If a college takes seriously the challenges offered by disruptive technological innovations in higher education, it has three options:

A.   BUILD ONLINE COURSES

B.   GIVE CREDIT FOR MOOCs

C.   ACQUIRE PROFESSIONALLY-BUILT ONLINE COURSES

We have discussed in previous postings the opportunities, complexities and risks of a school trying to build its own online courses.

MOOCs, particularly when offered through a consortium of universities or through a for-profit firm, are a form of professionally prepared online courses.  For schools struggling to respond to the challenge of disruptive technological change in higher education, MOOCs may seem attractive.  They are said to be free.  They are often prepared by recognized experts and bear the imprimatur of respected universities.   They are said to have enormous enrollments which suggest broad acceptance by the learning community.

But there are significant disadvantages.    MOOCs vary enormously in quality and presentation.  Some MOOCs are not courses at all, but merely collections of course materials.   Instruction and assessment of student outcomes vary greatly and in some instances instruction and assessment are not at acceptable levels.

As a school considers giving credit to its students for taking MOOCs, it should evaluate each candidate MOOC against the list of thirteen characteristics of a good online course which we have provided in previous posts.   MOOCs which do not provide most of the thirteen characteristics in the list should be rejected as a basis for granting credit toward a degree.   Otherwise, the school granting credit is likely to find students frustrated by MOOCs and unable to perform well in evaluations of mastery of the subject.

 


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One Reply to “Considering MOOCs”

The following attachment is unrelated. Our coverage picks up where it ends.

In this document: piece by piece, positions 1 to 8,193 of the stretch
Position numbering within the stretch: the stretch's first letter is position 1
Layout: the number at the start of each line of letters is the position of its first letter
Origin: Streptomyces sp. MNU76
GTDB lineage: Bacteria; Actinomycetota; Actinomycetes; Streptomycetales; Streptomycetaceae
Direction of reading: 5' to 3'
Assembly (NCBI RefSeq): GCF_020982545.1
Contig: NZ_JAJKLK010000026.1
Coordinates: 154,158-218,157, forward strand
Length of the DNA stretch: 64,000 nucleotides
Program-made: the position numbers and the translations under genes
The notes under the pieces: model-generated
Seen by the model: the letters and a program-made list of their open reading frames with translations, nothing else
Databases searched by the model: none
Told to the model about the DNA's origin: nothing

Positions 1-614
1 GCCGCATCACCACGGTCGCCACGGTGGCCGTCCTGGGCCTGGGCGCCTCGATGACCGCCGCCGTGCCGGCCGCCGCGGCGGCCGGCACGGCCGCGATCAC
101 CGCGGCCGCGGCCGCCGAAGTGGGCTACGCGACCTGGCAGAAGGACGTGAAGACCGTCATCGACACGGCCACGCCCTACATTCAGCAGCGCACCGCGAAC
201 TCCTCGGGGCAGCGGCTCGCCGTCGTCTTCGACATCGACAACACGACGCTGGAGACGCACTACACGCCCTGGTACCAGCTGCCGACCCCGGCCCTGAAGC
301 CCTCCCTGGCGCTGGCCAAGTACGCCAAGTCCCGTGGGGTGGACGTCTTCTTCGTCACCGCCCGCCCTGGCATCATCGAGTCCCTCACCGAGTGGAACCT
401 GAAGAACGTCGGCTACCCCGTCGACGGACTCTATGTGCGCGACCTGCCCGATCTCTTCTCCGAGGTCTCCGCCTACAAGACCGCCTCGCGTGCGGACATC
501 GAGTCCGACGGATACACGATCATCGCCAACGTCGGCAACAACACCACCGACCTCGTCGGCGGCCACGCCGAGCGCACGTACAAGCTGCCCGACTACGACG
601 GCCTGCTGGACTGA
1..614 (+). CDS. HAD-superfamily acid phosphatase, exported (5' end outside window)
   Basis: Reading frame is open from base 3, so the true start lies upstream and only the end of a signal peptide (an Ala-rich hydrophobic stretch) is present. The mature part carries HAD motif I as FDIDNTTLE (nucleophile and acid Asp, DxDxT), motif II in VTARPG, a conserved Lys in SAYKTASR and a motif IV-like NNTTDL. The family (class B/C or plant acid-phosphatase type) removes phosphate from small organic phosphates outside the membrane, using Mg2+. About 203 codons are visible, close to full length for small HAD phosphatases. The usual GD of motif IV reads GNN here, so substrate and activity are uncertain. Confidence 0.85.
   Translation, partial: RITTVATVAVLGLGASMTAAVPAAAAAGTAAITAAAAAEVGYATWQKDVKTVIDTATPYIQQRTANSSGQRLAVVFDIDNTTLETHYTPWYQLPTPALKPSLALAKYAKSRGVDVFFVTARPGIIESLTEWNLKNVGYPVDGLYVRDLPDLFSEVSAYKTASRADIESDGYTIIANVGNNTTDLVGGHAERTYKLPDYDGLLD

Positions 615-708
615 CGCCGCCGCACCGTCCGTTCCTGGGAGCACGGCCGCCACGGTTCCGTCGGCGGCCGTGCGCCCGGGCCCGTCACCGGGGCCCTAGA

1. A satisfying rant and I can only agree on the mytrsey of why for-profit publishers have cornered the journals market and make a mint selling us our own volunteer work though much more in the sciences than humanities, in truth. Most humanities journals still run on the old volunteer basis, with modest institutional support (always in greater danger), though the big ones e.g. AHR obviously have professionalized, though to no great value to the profession, it seems to me in that case (aside from running a lot of reviews).But the case for self-created software environments is a little trickier. I work at a university with a great, entrepreneurial IT staff who have thrown a lot of energy into various custom’ applications for administrative functions and into customizing Blackboard for our use. And though I respect and support their work, I have to say their custom’ applications (for things like graduate admissions [working pretty well] and academic personnel [a wrongheaded disaster in every way]) are rarely as polished as commercial software. Designing good complex environments is really hard, and requires not only substantial resources and a long wait from investment to return, but also years of iterations that (if those doing the work are competent and properly managed) make the environment better over time.The challenges are great. Blackboard is certainly not ideal, and their habit of changing interfaces every 3-4 years, just as 1,000s of professors had finally figured out how to use the existing interface puts them up with Microsoft on my hate-list, but on the whole, they system now is smooth and doesn’t have the quirks and balks that our homegrown software has, even at its best. Sadly, I’m skeptical about the ability of loose, non-profit and ad hoc coalitions of complicated institutions to have both the skills, the capital and the stamina to produce high quality online systems, at least for now. But open source journals and avoiding sharks like Elsevier, Kluwer, and Springer: absolutely! Guest editing a special issue of a journal recently with one of these companies was a nightmare, including typesetting by diligent but poorly informed Sinhalese typesetters that rendered dates as numbers. Did you know that the American Revolution began in 1,776? Oy!

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